So how do we make the World's Greatest Frozen Banana Daiquiri? I think I'm still working on that. What I know so far is, you definitely want to use at least a 50-50 ratio of light and dark rum. I suspect 100% dark rum would be most pleasurable (but we ran out). Yes, you can taste the alcohol in the recipe below, but it wouldn't hurt to be stronger still. My other suspicion is that this should be topped with a healthy sprinkling of cinnamon or nutmeg. The banana and lime flavors do play nicely against one another, but I think there's room in there for a third, outta-left-field flavor.

Of course, most frozen banana daiquiri recipes you're going to find online are going to tell you a) light rum only, and b) garnish with a Maraschino cherry. Take that shit to the Bahamas, yo!

The (World's Greatest) Frozen Banana Daiquiri

3/4 ounces Kraken Black Spiced Rum

3/4 ounces Bacardi Light Rum

1 tablespoon triple sec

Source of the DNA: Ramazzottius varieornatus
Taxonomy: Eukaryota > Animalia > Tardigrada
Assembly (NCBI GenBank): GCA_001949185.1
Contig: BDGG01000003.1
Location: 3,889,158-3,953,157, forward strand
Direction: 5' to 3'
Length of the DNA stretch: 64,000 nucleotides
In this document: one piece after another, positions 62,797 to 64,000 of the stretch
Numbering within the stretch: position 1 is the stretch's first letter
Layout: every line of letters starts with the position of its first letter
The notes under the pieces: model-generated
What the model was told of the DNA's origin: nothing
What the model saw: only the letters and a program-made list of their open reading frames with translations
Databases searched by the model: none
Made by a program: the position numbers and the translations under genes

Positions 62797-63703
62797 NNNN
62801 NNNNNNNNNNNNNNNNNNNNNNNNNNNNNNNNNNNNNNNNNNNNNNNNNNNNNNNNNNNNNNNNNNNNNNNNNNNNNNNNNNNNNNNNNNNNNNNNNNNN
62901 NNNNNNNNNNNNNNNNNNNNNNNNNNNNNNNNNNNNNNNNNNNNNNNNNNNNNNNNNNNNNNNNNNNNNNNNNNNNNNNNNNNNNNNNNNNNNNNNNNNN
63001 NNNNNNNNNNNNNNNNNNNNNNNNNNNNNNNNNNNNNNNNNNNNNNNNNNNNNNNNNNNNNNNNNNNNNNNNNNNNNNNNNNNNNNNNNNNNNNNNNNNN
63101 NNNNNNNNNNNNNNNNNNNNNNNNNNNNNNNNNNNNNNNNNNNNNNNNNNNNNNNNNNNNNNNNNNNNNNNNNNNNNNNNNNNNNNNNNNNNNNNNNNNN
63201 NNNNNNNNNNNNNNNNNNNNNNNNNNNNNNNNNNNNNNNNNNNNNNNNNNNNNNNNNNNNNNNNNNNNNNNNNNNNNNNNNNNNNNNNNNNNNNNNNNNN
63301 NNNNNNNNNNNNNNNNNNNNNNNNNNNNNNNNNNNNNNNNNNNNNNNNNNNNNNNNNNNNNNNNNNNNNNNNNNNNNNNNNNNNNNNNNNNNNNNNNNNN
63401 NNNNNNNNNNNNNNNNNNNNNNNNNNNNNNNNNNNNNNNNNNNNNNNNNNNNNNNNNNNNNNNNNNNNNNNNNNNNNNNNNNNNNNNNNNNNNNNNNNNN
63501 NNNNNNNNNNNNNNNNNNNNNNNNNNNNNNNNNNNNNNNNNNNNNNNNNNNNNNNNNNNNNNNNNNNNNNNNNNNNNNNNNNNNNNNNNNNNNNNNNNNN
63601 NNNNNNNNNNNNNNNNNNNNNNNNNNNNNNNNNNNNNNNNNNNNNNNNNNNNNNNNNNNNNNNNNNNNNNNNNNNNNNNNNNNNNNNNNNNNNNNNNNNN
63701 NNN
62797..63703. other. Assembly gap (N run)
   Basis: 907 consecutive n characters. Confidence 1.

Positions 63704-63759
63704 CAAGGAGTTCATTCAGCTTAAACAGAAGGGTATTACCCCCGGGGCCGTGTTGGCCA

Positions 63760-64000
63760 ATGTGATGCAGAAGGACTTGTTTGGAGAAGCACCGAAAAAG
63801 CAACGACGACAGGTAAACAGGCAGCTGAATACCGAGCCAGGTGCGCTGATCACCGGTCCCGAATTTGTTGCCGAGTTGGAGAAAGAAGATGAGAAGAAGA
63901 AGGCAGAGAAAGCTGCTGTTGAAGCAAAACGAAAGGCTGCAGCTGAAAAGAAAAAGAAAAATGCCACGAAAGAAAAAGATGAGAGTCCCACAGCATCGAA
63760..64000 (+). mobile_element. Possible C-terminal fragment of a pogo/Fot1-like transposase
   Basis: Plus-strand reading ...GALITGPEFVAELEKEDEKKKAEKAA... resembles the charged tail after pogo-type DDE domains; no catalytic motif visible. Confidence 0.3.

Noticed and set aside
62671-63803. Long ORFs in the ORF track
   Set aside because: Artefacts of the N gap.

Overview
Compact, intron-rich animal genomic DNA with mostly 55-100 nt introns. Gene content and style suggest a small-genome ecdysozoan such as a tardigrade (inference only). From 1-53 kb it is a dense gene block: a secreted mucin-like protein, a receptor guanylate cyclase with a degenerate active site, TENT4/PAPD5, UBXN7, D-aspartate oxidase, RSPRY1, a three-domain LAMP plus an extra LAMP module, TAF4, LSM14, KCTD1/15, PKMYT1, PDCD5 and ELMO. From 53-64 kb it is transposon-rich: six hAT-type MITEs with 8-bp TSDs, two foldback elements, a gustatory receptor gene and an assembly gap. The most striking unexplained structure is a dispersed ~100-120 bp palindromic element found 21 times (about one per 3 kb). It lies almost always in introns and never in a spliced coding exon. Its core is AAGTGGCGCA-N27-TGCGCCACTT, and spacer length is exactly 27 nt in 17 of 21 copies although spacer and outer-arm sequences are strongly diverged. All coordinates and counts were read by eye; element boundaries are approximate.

1 1/2 ounces lime juice

1 teaspoon granulated sugar

1 banana, medium/large, preferably frozen and preferably overripe, sliced up into a handful of pieces

1 cup crushed ice (usually takes about 3-5 ice cubes depending on size)

Lime peel, to garnish

Combine all ingredients except peel in blender. Blend on a low speed for five seconds, then blend on a higher speed until drink is smooth. (Shouldn't take more than 10 seconds.)  Pour into chilled hurricane, martini or cocktail glass. Garnish.

Tasting Notes

OK, so what rums would kick this drink into World's Greatest territory? Honestly, name your poison. If I had more than a splash left of the Kraken, I would've gone whole-hog Kraken. Spiced Navy rums would be great, I'm guessing; I'm partial to Sailor Jerry.

You don't *have* to cut up the banana beforehand, or pre-crush the ice -- but I did both, the latter using my hand-cranked Ice-O-Mat. It'll just cut down on your blender time. This is important to someone like me who has a crappy blender as I'm always worried I'm going to kill the damn thing someday. And I really did only need to blend on high speed for like another 5-10 seconds.

You want to use an overripe banana because the riper it is, the more sugars it's got in it. You know how when you eat an underripe banana, it can sometimes have that unpleasantly bitter, "green" taste to it? I don't know why, but that taste tends to come out even more when you puree the banana, even if it's a just-ripe banana. I know this from trying to make the banana "ice cream" using a just-ripe banana. Stick with as-overripe-as-you-can bananas.

4 Comments